Edges

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Posts 14
cucuio wrote
on May 14, 2008 12:23 AM

Every time I look at a finished blanket or whatnot the edges on the sides all looked even and smooth.


But I look at my work in progress and they aren't. I mean, their not as bumpy as I keep imagining them to be, but their not smooth and even... Am I dropping a crochet stitch every row, or is it something else?


Top 75 Contributor
Posts 57
on May 14, 2008 11:40 AM

Hello Cucuio,


To me, nice finished edges on blankets or afghans really make the piece look professional and well made. It is one of those things that a lot of people tend to have a problem with. But don't despair, all you need is a little practice and the right edge for the right blanket!


Before I give you any tips on how to achieve an even edge, I need to ask you a couple of questions.


What type of blanket pattern are you doing? Is it a simple single crochet pattern or is it more intricate? (Possibly lace, v-stitch, shells, chevrons, etc.)


Does you pattern say for you to work any sort of edge around your blanket? If not, I recommend that you work a couple of rows of single crochet around the ENTIRE blanket's outer edge. The single crochet takes those uneven end stitches and creates a beautiful, professional looking piece. The single crochet works with many kinds of crocheted blankets. But there are many more other edge options out there. So do get back to me on what pattern you are using. Once I know, I have a few more ideas to share with you.


Hope to hear from you soon, bye for now!


Rebekah


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Posts 14
cucuio wrote
on May 14, 2008 11:44 AM

It's just a triple crochet. There isn't really a set pattern as I just decided 'oh there's a stitch that I can do and here's the yarn I have' and decided to take it from there.


Top 75 Contributor
Posts 57
on May 14, 2008 12:23 PM

Hello again cucuio,


I see where you are now and it looks like the single crochet edge, a very simple edge to do, will be perfect for your triple crochet blanket. Here is how to do it:

----------------------------

1. Once you are through crocheting your last row: ch 1, 3 sc in last triple crochet made. You will now be crocheting along the edge that is made of the the beginning and ends of your rows (the blanket has a top, bottom, left, and right side; you will be working along the right edge now).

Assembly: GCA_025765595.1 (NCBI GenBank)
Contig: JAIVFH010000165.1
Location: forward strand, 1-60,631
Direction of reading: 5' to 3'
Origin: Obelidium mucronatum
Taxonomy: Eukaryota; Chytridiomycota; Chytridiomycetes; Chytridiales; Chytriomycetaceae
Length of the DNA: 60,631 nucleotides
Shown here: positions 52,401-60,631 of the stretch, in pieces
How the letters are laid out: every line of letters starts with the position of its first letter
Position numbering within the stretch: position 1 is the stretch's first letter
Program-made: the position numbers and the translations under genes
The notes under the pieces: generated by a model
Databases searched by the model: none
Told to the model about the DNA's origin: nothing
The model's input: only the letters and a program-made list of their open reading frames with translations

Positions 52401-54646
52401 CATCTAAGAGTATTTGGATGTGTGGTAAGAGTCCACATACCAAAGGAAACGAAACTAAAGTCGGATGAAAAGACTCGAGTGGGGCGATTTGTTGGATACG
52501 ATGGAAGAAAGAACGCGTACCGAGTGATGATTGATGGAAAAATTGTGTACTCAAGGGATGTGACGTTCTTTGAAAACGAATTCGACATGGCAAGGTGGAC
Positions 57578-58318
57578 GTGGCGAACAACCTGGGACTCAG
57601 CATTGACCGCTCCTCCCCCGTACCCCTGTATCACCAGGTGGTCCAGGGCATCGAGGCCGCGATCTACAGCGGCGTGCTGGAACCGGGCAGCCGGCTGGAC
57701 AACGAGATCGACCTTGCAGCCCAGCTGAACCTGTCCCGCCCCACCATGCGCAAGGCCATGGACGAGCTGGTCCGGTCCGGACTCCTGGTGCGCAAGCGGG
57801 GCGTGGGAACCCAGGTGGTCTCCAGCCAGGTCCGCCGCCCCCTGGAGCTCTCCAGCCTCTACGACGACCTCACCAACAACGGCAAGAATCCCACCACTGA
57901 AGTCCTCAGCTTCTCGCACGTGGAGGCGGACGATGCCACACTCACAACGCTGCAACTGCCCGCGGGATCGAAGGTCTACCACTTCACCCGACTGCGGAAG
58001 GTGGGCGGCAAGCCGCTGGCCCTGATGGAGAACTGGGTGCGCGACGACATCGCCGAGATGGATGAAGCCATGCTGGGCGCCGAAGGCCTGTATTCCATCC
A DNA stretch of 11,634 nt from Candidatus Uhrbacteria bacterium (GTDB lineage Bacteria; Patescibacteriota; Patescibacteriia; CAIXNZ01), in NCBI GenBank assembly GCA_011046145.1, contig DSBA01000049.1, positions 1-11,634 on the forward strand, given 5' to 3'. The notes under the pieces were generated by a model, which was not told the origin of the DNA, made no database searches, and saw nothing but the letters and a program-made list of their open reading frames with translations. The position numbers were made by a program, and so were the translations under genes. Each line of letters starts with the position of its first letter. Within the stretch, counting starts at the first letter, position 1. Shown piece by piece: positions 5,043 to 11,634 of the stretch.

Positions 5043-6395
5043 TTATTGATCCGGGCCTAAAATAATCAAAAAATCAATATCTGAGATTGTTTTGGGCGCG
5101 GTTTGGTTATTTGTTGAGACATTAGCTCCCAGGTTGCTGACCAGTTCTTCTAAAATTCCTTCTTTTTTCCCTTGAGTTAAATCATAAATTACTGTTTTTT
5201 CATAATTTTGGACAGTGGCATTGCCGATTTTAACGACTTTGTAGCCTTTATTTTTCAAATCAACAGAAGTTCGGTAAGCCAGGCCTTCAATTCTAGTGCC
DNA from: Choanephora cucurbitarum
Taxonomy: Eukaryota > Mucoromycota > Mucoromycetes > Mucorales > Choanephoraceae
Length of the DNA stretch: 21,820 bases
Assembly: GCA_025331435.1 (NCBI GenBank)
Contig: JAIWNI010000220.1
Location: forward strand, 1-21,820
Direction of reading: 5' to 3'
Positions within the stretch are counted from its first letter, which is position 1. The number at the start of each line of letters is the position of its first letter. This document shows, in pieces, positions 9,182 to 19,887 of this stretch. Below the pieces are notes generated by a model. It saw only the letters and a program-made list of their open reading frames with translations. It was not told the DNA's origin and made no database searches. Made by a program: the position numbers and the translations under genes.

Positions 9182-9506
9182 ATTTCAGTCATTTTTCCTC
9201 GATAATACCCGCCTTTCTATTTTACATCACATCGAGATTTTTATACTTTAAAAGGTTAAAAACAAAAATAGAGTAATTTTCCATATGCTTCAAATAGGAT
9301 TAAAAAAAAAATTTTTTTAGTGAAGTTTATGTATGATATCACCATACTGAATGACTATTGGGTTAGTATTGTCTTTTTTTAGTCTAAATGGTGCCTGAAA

2. The next step is to work single crochet's right in the turning chs and the triple crochets you did on each row. Insert your hook right in these stitches and turning chs, you will be actually piercing the stitch. By piercing it, you are eliminating all those gaps and unbridled loops that were created by each row turn.


3. Continue along the right side until you get to the bottom right corner. Make 3 sc here, this makes a nice mitered corner.


4. This may be something you haven't done before: working in the free, back loops of your beginning chain. If you take a close look at the beginning chain you made, you will notice that each chain you made has a free unused loop.

Insert hook in this loop, yarn over, and pull through first loop on hook, yarn over again, and pull through last two loops. You just made a sc in a free loop. Sc in each loop across until last loop. 3 sc in last free loop. Pivot your work again and work along the left side of the blanket.


5. Do exactly the same thing as in step 2.


6. Here is the easy row! Sc in each of the triple crochets of the last row you made. Sl st in beginning sc.


And there you go! You just completely a whole row of sc around the blanket. It is up to you now about doing a second or third row of sc. If the blanket is looking the way you want it now, don't bother with the secondary row. But if it is looking uneven or even curling, I say give it a go. The 2nd row is a piece of cake anyway!